Korean | English

pISSN : 1975-2660

2020 KCI Impact Factor : 0.17
Home > Explore Content > All Issues > Article List

2014, Vol., No.15

  • 1.

    A Collection of Fragments from the Dilun School

    大竹 晉 | 2014, (15) | pp.9~209 | number of Cited : 3
    Abstract PDF
    This is the first comprehensive collection of fragments from the Dilun 地論 school. Each fragment is accompanied by a Japanese translation and footnotes. Part 1, entitled “Lost Works”, contains fragments of such lost Dilun works as the following: (1) Huiguang’s 慧光 (469-538) Commentary on the Buddhāvataṃsakasūtra. (2) Fashang’s 法上 (495-580) Zeng yishu fa 增一數法, Zhujing zaji 諸經雜集, Dasheng yizhang 大乘義章 and so forth. (3) Huiyuan’s 慧遠 (523-592) Commentary on the Buddhāvataṃsakasūtra. (4) Sengfan’s 僧範 (476-555) Commentary on the Buddhāvataṃsakasūtra. (5) Tanyan’s 曇衍 (503-581) Commentary on the Buddhāvataṃsaka sūtra. (6) Lingyu’s 靈裕 (518-605) Commentary on the Buddhāvataṃsakasūtra and the Zongchan shi’e jiwen 總懺十惡偈文. (7) Beitai Yi’s 北臺意 (sixth century) Commentary on the Buddhāvataṃsaka-sūtra. (8) Zhiju’s 智炬 (sixth century) Commentary on the Buddhāvataṃsakasūtra. (9) Daoying’s 道英 (550-639) Commentary on the Buddhāvataṃsakasūtra. (10) Zhizheng’s 智正 (559-639) Commentary on the Buddhāvataṃsakasūtra. (11) Lingbian’s 靈辨 (584-663) Commentary on the Buddhāvataṃsakasūtra. (12) Lin’s 懍 (circa sixth to seventh centuries) Commentary on the Pañcaviṃśatisāhasrikā Prajñāpāramitā. (13) Jing’s 憬 (circa sixth to seventh centuries) Commentary on the Mahāsaṃnipāta-sūtra. Part II, entitled “Doctrines”, contains Dilun doctrines as referred to by such monks as Jizang 吉藏 (549-623), Huijun 慧均 (sixth to seventh centuries), Zhiyi 智顗 (538‐597), Guanding 灌頂 (561-632), Dunnyun 遁倫 (seventh to eighth centuries), and Fazang 法藏 (643-712).
  • 2.

    Sthavira Śrīlāta, Asaṅga, Saṃghabhadra, and Vasubandhu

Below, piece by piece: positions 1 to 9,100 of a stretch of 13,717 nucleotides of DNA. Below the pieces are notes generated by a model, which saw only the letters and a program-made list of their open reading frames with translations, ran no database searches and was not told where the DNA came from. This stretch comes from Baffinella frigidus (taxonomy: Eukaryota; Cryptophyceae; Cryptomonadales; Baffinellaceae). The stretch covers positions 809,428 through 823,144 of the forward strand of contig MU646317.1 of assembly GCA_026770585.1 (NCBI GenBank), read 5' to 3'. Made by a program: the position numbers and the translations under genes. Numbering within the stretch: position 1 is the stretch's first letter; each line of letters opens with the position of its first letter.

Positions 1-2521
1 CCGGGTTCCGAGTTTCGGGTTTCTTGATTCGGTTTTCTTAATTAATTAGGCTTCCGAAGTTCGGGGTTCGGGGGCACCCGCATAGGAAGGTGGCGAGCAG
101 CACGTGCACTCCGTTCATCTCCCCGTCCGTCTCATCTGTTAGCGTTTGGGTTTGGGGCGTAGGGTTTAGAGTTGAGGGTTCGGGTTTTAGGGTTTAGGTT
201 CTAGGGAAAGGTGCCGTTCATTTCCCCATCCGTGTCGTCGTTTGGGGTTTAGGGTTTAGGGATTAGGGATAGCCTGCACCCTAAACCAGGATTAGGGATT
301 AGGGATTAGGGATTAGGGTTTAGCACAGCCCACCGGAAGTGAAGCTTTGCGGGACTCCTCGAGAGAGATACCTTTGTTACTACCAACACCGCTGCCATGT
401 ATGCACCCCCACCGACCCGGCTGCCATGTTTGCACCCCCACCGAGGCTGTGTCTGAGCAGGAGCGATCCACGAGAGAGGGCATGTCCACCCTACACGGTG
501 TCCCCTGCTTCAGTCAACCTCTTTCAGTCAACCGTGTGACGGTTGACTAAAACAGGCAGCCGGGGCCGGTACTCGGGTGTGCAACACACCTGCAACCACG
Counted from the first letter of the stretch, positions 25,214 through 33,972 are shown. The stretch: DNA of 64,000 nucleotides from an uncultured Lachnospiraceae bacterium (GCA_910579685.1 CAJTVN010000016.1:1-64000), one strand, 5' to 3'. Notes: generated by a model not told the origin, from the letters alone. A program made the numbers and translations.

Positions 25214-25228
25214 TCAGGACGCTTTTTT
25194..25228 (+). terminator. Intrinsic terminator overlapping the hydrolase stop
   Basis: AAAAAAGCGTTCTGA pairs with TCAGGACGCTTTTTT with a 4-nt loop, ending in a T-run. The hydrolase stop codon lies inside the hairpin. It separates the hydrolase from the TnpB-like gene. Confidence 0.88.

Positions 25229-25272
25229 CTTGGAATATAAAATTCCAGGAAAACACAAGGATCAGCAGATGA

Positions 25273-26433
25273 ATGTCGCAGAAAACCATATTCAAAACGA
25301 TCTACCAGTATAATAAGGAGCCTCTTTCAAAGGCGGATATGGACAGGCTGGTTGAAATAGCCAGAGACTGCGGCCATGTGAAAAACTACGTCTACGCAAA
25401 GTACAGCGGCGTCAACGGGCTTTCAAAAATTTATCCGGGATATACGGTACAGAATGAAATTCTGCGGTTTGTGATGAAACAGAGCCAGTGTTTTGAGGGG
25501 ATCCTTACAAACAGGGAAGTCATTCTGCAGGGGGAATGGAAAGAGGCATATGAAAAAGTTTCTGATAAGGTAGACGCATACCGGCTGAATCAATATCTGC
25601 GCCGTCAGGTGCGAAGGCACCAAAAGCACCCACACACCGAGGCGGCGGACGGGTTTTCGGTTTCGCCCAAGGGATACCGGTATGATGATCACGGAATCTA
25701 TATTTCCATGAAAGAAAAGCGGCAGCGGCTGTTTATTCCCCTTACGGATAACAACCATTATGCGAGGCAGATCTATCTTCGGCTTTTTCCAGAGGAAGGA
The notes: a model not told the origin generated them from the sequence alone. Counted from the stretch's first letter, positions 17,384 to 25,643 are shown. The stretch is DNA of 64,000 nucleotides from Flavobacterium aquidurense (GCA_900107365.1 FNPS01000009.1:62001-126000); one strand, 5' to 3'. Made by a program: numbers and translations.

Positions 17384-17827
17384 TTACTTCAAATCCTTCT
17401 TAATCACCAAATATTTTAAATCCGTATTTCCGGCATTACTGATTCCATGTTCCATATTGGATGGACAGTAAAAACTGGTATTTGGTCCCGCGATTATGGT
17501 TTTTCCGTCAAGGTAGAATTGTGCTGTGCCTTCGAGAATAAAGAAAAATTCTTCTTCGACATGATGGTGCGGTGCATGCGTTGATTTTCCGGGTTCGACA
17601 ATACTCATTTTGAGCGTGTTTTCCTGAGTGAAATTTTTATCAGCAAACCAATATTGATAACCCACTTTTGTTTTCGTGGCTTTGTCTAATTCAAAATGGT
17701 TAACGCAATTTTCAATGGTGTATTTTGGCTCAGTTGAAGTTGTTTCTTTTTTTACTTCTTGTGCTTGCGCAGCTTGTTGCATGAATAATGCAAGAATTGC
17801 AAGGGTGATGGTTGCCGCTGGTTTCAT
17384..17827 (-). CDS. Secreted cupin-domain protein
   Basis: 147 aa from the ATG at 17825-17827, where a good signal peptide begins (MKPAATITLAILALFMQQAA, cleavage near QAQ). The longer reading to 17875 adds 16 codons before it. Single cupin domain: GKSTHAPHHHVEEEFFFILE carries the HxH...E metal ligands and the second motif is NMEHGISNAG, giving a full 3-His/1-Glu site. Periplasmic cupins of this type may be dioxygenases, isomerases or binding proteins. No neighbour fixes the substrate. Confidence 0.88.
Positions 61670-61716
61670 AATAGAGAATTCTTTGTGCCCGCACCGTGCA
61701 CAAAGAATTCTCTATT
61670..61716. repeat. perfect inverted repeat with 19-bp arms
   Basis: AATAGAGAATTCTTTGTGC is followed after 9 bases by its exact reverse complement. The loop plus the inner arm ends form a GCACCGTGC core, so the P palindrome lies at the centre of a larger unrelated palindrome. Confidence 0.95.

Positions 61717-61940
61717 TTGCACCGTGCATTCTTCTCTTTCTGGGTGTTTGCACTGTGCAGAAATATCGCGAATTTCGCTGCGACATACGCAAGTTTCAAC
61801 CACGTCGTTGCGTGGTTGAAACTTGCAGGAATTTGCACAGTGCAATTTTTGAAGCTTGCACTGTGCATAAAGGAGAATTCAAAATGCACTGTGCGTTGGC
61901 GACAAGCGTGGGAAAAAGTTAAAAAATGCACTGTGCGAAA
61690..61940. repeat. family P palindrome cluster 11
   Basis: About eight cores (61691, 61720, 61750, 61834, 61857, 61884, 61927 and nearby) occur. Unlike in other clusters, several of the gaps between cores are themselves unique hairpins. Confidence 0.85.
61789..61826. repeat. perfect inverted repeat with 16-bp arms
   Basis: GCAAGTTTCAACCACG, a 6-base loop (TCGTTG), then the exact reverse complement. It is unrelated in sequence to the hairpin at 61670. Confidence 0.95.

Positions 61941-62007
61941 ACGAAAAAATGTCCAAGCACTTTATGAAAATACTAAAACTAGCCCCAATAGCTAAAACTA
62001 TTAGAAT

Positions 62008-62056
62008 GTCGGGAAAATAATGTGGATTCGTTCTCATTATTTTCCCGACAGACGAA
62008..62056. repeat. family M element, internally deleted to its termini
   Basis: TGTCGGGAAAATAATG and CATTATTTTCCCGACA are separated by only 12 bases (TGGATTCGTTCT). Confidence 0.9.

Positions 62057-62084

Kwon Oh Min | 2014, (15) | pp.211~259 | number of Cited : 8
    Abstract PDF
    Abhidharmakośaśāstra, Nyāyānusāraśāstra, or early Yogācāra’s text and commentaries all of which understood Sthavira as Sautrāntika has to be denied. Moreover it’s impossible to restore the history of Buddhist thought regarding Sautrāntika. The theory that ‘Vasubandhu is Sautrāntika’ is actually the knowledge without decisive grounds, apocryphal. The reason why Vasubandhu was called Sautrāntika or a follower(pākṣika) of Sautrāntika was because of familiar with Sthavira. Then on one day, Sautrāntika of Sthavira Śrīlāta was disappeared in Buddhist history. He became thoroughly forgotten. He hasn't been researched in modern Buddhology also, and Vasubandhu took his place. This is mysterious. But, this is why all the imaginations and speculative hypotheses of Sautrāntika have been rampant. Sthavira Śrīlāta of Sautrāntika was in the same area(Ayodhyā), same era (4-5C.) with Saṃghabhadra and Asaṅga, a representative of Sarvāstivādin and Yogācāra. Interestingly Vasubandhu was in a inseparable relationship with these three. Sthavira was strong critic against Sarvāstivādin and Yogācāra, and they also criticised the Sautrāntika’s theory such as the theory of seeds(bīja) using almost same reasons. So their relationship and conflicts are reflected in their texts in anyway. We can read the tension of Asaṅga and the others in the early Yogācāra’s texts. We also can read the irony or dilemma of Vasubandhu which he has to criticize his own early theories using almost same reasons of what Saṃghabhadra used after his conversion to Yogācāra. Now we should reflect on all knowledge hypotheses related to Sautrāntika, through Sthavira Śrīlāta. He will surely renew our understanding on Buddhism. Following these, we might have to establish a new category in Buddhology.